The Legislative Load How does it happen that a bill with the implications of Act 148 of the 1965 Arkansas Legislature can be passed through two houses and slide across the Governor's desk with scarcely a soul aside from a few members of the in- crowd, knowing its intent? Even the Governor admitted he was not fully informed on the bill which created comfortable pensions for members of certain state commissions. "I'm not surprised that this happened," a member of the Legislature commented privately last week. "The only surprising thing is that this doesn't happen more often." Why? During its 60-day session in 1965, the Arkansas Legislature lent formal approval to a staggering 1,227 items, or something more than 20 per day. The total included 677 house bills, 49 house resolutions, 35 house joint resolutions, 386 senate bills, 10 senate resolutions and resolutions. These are not, bear in mind, pieces of legislation considered. This represents only those items which received favor- abie action. Back to 148, Mississippi County's Kenneth Sulcer and Senator Lee Bearden didn't vote on the matter. It was Sulcer, now a gubernatorial candidate who made the revelation of the various features of Act 148. With 20 roll calls per day (more than that on many days), it isn't difficult to miss some of them. "You never really know when these things will be called up," a legislator explained. "If you are known to be unfriendly to a certain bill, they may wait until you're out of the chamber before calling for a vote on it. After they call it, you have a minute or two to flip through your digest of bills and try to figure out what it's all about. Usually, most of the legislators rely ,on the committee report. If the committee approved it, chances are it'll go through unless there's a big fuss about ; it and it's been in the newspapers for several days." The committee which approved 148 is liberally salted with lawyers and this fact, some legislators feel, helped 148 get through with no discussion In other words, this committee is held in high esteem by their fellow legislators. Printed and bound, the official work of the 1965 regular session of the Arkansas General Assembly may be examined in two volumes, each of which is about twice the size of the hardback version of Gone with the Wind. They must weigh in at around four pounds each. They contan only official action. They do not contain the budgets of the various departments. They do not include those bills which were given serious consideration but which did not pass. There probably is not one legislator in 10 who could give even a foggy description of 75 percent of the acts which became law. It is doubtful that the average man, with average intelligence and average reading speed, could consider 20 to 40 pieces of legislation a day, determine their intent and recall their specific features. One legislator candidly told a friend recently that he couldn't remember how he voted on Act 148 because at the time he thought it to be merely a re tirement benefit to be extended to only a few commission members who would draw it only after long service to the state. If, as one observer of the state political scene put it, things would be even worse were it not for the Arkansas Legislative Council, then it may follow that an even stronger Council might contribute to a considerably better situation. The Council may need a larger paid staff. It may need more active work by Council members. It may need more funds. In short, while the Arkansas Legislature has been instrumental in giving the state many of the legal tools which have led to better education, transportation and health and social services, the Arkansas Legislature has neglect- to modernize the Arkansas Legislature. "Wow! Here's One That's Going Down!" ••••••••••••••••••••••••••••••••••••••••••••k I Sbow Beat by Dick Kleiner u Of OtU What Price Glory? 8I05SAT AND CROMUY IH WASHINGTON Monk Uses Regional Jealousy To WeldAnti-Ky Organization HOLLYWOOD (NEAV I ran into one of the DTs Displaced Tarianiles — got the whole awful story of how things are going in Brazil, where they're shooting the NBC television series for next fall. Rafer Johnson, the ex-Olympic great, spent nine months there. He did two Tarzan features before switching over to the television end of things. "The first night," he said, "when we drove into the motel the company was staying at, the mosquitoes attacked the car." Then things got bad. He says everyone was sick from the water. Their friends in Hollywood sent them CARE packages of easily digestible foods. There was rain and heat and snakes. There was "The Brazilian Blues," a kind of creeping lethargy which struck them all. "But I'd go back for another nine months," Johnson says, "because the country is so beautiful and the people are so warm and friendly." Johnson says he's an actor for keeps now. He turned down many offers for professional athletics — football, basketball, baseball — "because somehow I never wanted to play sports for money." Incidentally, Johnson is sure he could have won the Olympic decathlon title in '64 — as he. did in '60 — even though he had been out of competition for four years "With only three months of training," he says, "I could have won it that year." - Of all the world's men in high places, we ' "-'can think of none who should feel the sharp, -bitter sling of ignominy so cruelly as Premier Fidel Castro of Cuba. He has sold his people's " freedom and independence their prosperity and "happiness, and his own soul and self-respect i f or a mess of pottage brewed in the Soviet Union. * ••• • In the nights when he is alone and awake, he must groan in agony for the betrayal of '••-'-his people, and, at the same time, must trem- -'- ble for fear that even the puppet power Rus- -'•sia has accorded to him wi!l be taken away and that he will be banished or destroyed. Bible depiction of the tortures of the doomed must be reenacted in the brain of the Cuban rebel who sold his countrymen into bondage. There is one man who is no longer with us and another who is here who must share some of the blame and should share much of the ignominy that has coiled itself around Premier Fidel Castro like the slimy tentacles of a giant octopus. The late President John P. Kennedy and Kennedy of New York, knowingly allowed the rapacious destruction of the Monroe Doctrine, which guaranteed the protection of nations in the Western Hemisphere. Having once forced Russia to withdraw its missiles from Cuba, the two Kennedys failed to go further, which in time permitted a further buildup of Russia's war potential in Cuba. Now, at a time when the flow of gold from the United States to other nations has aroused serious concern in high places in this country, columnists and news detectives Robert S. Allen and Paul Scott have disclosed that Russia has prostrated and looted Cuba, an island lying less than 90 miles off the United States coast. It was reported that Cuba's pre-Castro gold reserve of $250 million had been transported to Russia in Soviet ships over a period of months. What is the price of Castro's transient halo of glory and what is the price the United States must pay for allowing the sabotage of the Monroe doctrine?—Monroe (La) Morning World, his brother and chief adviser, Senator Robert By RAY CROMLEY Washington Correspondent Newspaper Enterprise Assn. WASHINGTON (NBA) There are several reasons why the Buddhist groups associated with Thich Tri Quang and his associated Buddhist leaders have been able to raise sudi a large storm in Viet Nam: 1. They are concentrated heavily in a relatively limited coastal area of central Viet Nam. 2. They are organized. 3. Their leaders have a fine sense of political' timing and of public relations. To really understand some of 1 Add to this, Gen. Thi is an the forces at work it is neces- able general and administrator. sary to look psychology. Vietnamese JACOBY ON BRIDGE XORTH tl 4KQJ93 4>A42 WIST BAST (Not SnowiO (Not Shawn) SOUTH (D> 4>KQ5 VKQJ96 <V72 + K65 Neither vulnerable West North Cut Sooth IV Pass 2-4> Pass 2V Pass 3V Pass 4V Pass Pass Pass Opening lead—* Q. Once more the East and West hands are not shown because our column is about Soutn's problem at trick one. He is concerned with the last two letters of the codt word "ARCH." He starts by Counting his winners and finds that he •;has plenty of them but he also Counts four potential losers — tthe three missing aces and one club. "• How can he make the hand? The defense has started by knocking out one of his top clubs and will proceed to knock out the other one as soon as they get in with one of their aces. If South had plenty of time he could knock out the ace of trumps, draw trumps, knock nut the ace of diamonds and discard his club loser on one of dummy's high diamonds but South d«e« net have that much time. He can't (tap to May trump but must work on that club loser immediately. /•The simple way to handle the dub would to to attack diamonds. The play would succeed if diamonds were to break 3-3 but the odds are against 4. Some Buddhists do feel they haven't received the political appointments or the military promotions they deserve and that Catholics have been favored. 5. Tri Quang and iiis associates have latched on to a popular movement and that has nothing to do with Buddhism. By careful planning they began their public drive immediately after the removal of Lt. Gen. Nguyen Chanh Thi, popular com ...» .,,„»„., „„.. „ ...manding general of the I Corps, or better and clubs must gojwiiich covers much of central around twice. The odds favor Viet Nam. third spade and ruff his last club in dummy. What does he need in the way of breaks for this play to work? The spades must break 5 - 3 that nice a OQQS flic agaill&l dl uuuu imuc. *uc. UUU3 ICTYUI : • •• break and South I these breaks s oSouth's correct I Militant Thi followers and should try to find a better play, j technique is to win. the first club He finds one when he looks at in dummy and lead dummy's the spade suit. He can knock jack of spades. Of course, he out the ace of spades, discard will go after trumps as soon as one of dummy's clubs on his I he has ruffed his last club. 0 1*4 Ir MM, I* "He soyj X Ae can ran f Ac RANCH frtm WnAimfoft, rVr «« /.» (At VMA AMI ' these Buddhists have joined ii a common battle against Premier Nguyen Cao Ky's shaky government into Vietnamese consider themselves as "northerners," "central Vietnamese" or "southerners," depending on where they were born or where their families traditionally lived. Whether a Vietnamese is promoted or gets a key post often depends on what part of Viet Nam he is from and from what part of the country his superiors are from. The northerners are from the general area of Hanoi and points north and south. The central Vietnamese are from the Hue-Da Nang area and the surrounding countryside. The southerners are from the delta areas south of Saigon. The present government is said to be dominated by northerners. Ky is a northerner. Many of the Catholics are northerners. A clique of the generals came from the north. Gen. Thi is a central Vietna mese. So is Tri Quang. The central Vietnamese are proud and excitable. They feel they deserve better things. Thre is » continued — usually silent — underground battle between the central Vietnamese, the southerners and northerners. — what's worse, they recognta me out of make-up." Buzz is going to Louisiana t« work in Otto Preminger's "Hurry Sundown." He and his wife, <ya, have bought an island in he Cayman group, and they )lan to fly over from Louisiana or weekends — Kya is a pilot. Young and magnificently clean cut, John Davidson is about to embark on his biggest adventure — he'll host a musical variety show that will fill in Kie summer months for Andy Williams on NBC. Davidson is 24 and hopes that he'll learn something important about himself this summer — "What kind of singer am I?" "All the other singers," he says, "are definitely one kind or another, ballad or rock-and- roll or folk or jazz. But I sing everything." He'll sing everything on the siiow — everything except protest eongs. "I don't particularly like protest songs," he says, "either musically or morally. The real truth is they bore me." Davidson has bought a house in Hidden Hills - "I figured 1 shouldn't have to wait until I'm married to have a house" but there is one problem with it. "Don Drysdale (toe Los Angeles Dodgers' pitcher) lives next door," Davidson says. "And Don has a couple of bulls — and they smell." Burgess Meredith has been a brilliant actor for years, but he has never had the public recognition he gets now — as Batman's funny foe, The Penguin. "All the kids want my autograph," he says. "And the thing that shatters .me is they want me to sign 'The Penguin' A' good many Vietnamese believe he is sincerely interestd in bettering the lot of the people. There are some American aid men, State department and military officers who share that opinion. I This is colorful. He was connected with coups against President Diem. He has a rapport with officials, military officers and enlisted men and ordinary civilians. As I Corps commander, he had begun shifting military men out and civilians in as provincial governors. He pushed the civic and econom ic help programs. So,the removal of Thi caused an outcry among many civilians, officials and military men. Some army leaders are more loyal to bim than to the central government. These various factors have welded a variety of groups temporarily at least into a common anti-Ky movement and a political situation U. S. officials are attempting to ameliorate. The political situation has grown so disturbing that U. S officials are now calling for advice on men whose methods they had considered too unconventional. It's not clear whether they can puil the fat out of tiie fire at this late date. the Doctor Written for Newspaper Enterprise Association By Wayne 6. Brandstadt, M.D. 15 Years Ago -In Blythtvill* Mrs. William Wyatt has been named president of the W.S.C.S. of the First Methodist Church, it was announced today. Other officers include Mrs. Hugh Whit- si.t, Mrs. L. E. Old, Mrs. George Pyles, Mrs. C. A. Cunningham and Mrs. Elton Kirby. John C. McHaney was elected president of the Lion's Club yesterday to succeed Dr. J. E. easley as the club chose officers and two directors to take office July 1. Others elected to serve were E. M. Regenold, Joe Trieschrnan. Miss Marge Hale has arrived from Sophie Newcomb College to be the summer holiday gues. of her parents, Mr. and Mrs. G. A. Hale. Mr. and Mrs. Walter Day announce the birth of their second child, a son, born May 28 at Memphis aptist Hospital. The camel originated in North America about 40 million years ago and then spread to South America and to Asii. Camels hava been known to go without water for 17 days and survive. They can carry a load of 500 pounds 25 miles a day ft* three days without a drop of drinking water, THE BLYTREVliLI- COURIER NEWS THE COURIER NEWS CO. 8 W. H.1INES PtlBl.lSHEsV HARRY A. HAINIJS Assistant Publishrr-Edltor PAUL D. HUMAN . Adverllsinc Manager >. National Advertising Representative Wallace Wltmer Co. New Torn, "Mcaso. Djtrolt. Atlanta. MeopU Second-class initiate paid at Blvthetllle Ark. Member of the Associated Prnu SUBSCRIPTION RATES BJ catriet In the cltj at uljttf Title or any suburban town when carrier service U maintained 3Sc v*l week. S1.50 per month. By mail within a radlui of N miles, 58.00 per year J5.00 forjitt months. 53.00 for three nonthi, BJ mall, outside 50 mll« Ttfllui llt.OI per Tear na"»hle In advance. Mall subscriptions are hot accepted In towns and cities where Th« Courier News carrier serrlc* u maintained. Mall subfcrlptlonff l» parable in advance. So NOTE: Tne courier tvews misuinei no responsibility for photogrlphi manuscripts, engravings or (nuts left with It for possible nubUcatloa This and That Answer to Previem r»unl> j A — "Non • reactive" has re I placed "negative" on reports Ifrom most laboratoris- Such a: report is rendered when a per-! son has never had syphilis and when a person's syphilis has been cured. W?iat causes adhesions i is based on finding the causative | Q _ ^i lat j s tne cau se and at are the symptoms?' germs in scrapings from syphi- [ treatmen t O f s i a litis? Are there liu. ,A,»C ™* M, hir,nH t»<c ! any ba( | after effects? Q — and what A — Following an abdominal operation the cut surfaces inside the abdominal cavity may stick to an adjoining structure, the inner surface of the cavity, or a loop of intestine. In most cases there are no symptoms but sometimes the adhesions form a bandlike constriction that obstructs the intestines in one or more places. Such an obstruction would require an operation to free the adhesions. Any other abdominal symptoms are more likely to be caused by an injudicious diet or the abuse of laxatives than by adhesions. Your surgeon now has improved ways of preventing a recurrent!* of adhesions when an operation to free them becomes necessary. Q _ How can * person tell whether «r net he has iJthi|iiT What treatment can be given for this disease In a nerson wo is allergic to penicillin? In addition to penicillin, biotics tetracycline and chlor- amphenicol will cure the disease if the treatment is f iven early in its course. Q — If a person has syphilis would it affect his children mentally, physically or both? A — A man cannot transmit syphilis to his offspring directly. If he infects his wife, she will transmit it to her child unless the disease is discovered and treated - preferably before pregnancy occurs. Syphilis of the embryo or fetus often leads to miscarriage. A child born of a syphilitic mother may show signs of ttie disease at birth but syphilitic deafness, blindness and mental damage are not usually seen until the child is in his teens. Q ^U a blood Ust for syphilis in reported ai mm - reactive does this mean a person has had syphilis but can no longer trans- ait UK dliem to any** 0*1 A — Sialitis is an inflammation of a salivary gland. Aside from mumps and poisoning with mercury and other heavy metals- it is rarely seen. The treatment would depend on the cause and th extent of the damage would depend on such factors as the amount of poison involved and how promptly effective treatment was started. Please send your questions and comments to Wayne 6. Brandstadt, M. D., in care of this paper. While Dr. Brandstadt cannot answer individual letters he will answer letters of general interest in future columns. Blytlwvu> (Ark.) Cot*** Nra* Pige Four Tuesday, May 31, IM* ACROSS 1 Feminine appellation 6 Explode 11 Eluded 13 Cylindrical 14 Legislative body 15 Anoint! 1« Toddler 17 Loiter II Periods of time lap.) 20 Enrolls for military service 24Fnghten 27 Nether world 31 Diction 33 Deceive 34 Betters (obt.) 35 Affirm 38 Swiss warble 37 Baffled 38 American duck 42 Sheep's bleat 45 Knock «Printin{ measures 49 Armed fleet 52 Dinner course 55 Arrange in battle formation 58 Weirder 57 Worms 58 Vanquishes DOWN Uoke 2 Eye iris layer 3 Debark 4 GirVs name 5 Eagle (comb, form) « Masculine nickname 7 Ad (Mlffix) 5 Depend 6 One who) (suffix) 10 Hardy heroine 12 Ravine 13 Labels 18 Three-toed sloth 20 Expunger 21 Curldln aaH UULIW HHMI:I ana nuau izjHtjn LJUUf 5 [ iwnr-; izu uvi t^ULsra rauau uciu • UWIO ULJU" 22 Feminine name tart 23 Medieval helmet WUuiMer (archaic) 41 Fencing weapon 24 Nimble 42 Commanded 25 ChalUnoogi 43 Greek god of choo war 26 Dry 44 Ampere* (at.) 28 Composition for 46 Silkworm two singers 29 Brink :JO Source 32 Unit of electricity 33 Ambary 39 Two-wheeled 47Entountt. 48 Indian weifht* 50 Malt brew 51 Dower property r>3 Tortoise beak 54 Town (CotnJrt prenl)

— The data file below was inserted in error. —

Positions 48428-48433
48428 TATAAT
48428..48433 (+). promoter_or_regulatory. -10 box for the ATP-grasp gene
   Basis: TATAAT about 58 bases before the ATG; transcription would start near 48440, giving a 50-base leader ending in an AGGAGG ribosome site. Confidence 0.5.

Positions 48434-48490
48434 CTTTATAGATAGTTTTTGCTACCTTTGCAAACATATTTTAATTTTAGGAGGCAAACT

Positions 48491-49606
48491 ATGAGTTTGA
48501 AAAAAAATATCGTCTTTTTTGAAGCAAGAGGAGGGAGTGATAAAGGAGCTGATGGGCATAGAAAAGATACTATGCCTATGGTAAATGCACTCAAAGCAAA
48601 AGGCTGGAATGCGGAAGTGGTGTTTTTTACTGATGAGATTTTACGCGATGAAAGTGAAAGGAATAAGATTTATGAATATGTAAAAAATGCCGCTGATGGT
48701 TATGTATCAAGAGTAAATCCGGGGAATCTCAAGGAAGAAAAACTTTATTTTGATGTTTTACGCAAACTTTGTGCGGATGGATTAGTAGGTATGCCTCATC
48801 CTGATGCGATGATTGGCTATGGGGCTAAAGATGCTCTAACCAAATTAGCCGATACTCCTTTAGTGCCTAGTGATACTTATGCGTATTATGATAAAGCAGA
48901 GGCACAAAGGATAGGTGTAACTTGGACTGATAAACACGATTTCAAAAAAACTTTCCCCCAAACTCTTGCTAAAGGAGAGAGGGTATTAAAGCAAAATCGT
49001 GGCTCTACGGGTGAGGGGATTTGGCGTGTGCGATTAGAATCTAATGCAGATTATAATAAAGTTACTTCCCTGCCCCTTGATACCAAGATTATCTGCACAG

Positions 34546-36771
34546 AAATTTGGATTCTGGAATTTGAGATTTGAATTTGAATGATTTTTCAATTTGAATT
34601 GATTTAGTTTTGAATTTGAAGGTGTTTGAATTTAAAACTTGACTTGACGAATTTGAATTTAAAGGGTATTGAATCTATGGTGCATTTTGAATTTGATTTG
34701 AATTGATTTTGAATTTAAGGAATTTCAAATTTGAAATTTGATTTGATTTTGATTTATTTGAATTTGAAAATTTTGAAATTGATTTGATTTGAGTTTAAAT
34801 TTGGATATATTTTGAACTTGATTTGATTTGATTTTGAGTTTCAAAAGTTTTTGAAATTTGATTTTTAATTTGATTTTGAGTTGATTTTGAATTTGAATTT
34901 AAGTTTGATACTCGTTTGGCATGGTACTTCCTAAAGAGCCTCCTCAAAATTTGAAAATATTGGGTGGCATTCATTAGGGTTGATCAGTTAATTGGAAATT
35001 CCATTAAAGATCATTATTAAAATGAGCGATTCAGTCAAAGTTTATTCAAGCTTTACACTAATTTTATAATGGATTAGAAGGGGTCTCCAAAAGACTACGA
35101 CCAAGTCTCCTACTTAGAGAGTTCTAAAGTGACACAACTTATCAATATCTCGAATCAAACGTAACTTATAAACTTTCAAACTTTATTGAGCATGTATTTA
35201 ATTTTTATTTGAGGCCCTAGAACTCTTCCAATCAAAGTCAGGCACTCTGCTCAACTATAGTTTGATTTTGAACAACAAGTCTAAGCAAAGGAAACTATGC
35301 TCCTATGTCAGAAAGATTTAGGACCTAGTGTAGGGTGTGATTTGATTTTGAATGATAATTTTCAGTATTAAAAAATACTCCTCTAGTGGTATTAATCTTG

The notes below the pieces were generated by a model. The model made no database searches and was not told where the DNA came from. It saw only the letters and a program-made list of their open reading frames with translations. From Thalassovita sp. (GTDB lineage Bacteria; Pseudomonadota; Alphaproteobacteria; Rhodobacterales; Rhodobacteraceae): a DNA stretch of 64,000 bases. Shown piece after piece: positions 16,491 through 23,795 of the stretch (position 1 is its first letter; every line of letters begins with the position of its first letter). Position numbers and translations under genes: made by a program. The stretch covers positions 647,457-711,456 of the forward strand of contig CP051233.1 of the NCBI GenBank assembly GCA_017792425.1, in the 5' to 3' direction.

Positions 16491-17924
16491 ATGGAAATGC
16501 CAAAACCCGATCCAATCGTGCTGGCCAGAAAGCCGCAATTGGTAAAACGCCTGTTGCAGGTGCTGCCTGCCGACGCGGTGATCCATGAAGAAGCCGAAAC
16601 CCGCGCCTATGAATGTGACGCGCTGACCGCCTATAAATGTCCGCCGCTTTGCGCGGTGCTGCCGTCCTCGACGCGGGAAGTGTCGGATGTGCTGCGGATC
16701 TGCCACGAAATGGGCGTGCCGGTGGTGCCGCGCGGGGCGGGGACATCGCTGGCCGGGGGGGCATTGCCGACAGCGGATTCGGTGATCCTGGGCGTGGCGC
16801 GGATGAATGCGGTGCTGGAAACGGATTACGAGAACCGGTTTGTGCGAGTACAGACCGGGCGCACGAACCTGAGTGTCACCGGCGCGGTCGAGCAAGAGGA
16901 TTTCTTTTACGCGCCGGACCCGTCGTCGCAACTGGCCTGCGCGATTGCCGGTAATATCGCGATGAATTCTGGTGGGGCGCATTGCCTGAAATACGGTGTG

What members have found on this page

Get access to

  • The largest online newspaper archive
  • 9,800+ newspapers from the 1700s–2000s
  • Millions of additional pages added every month

Try it free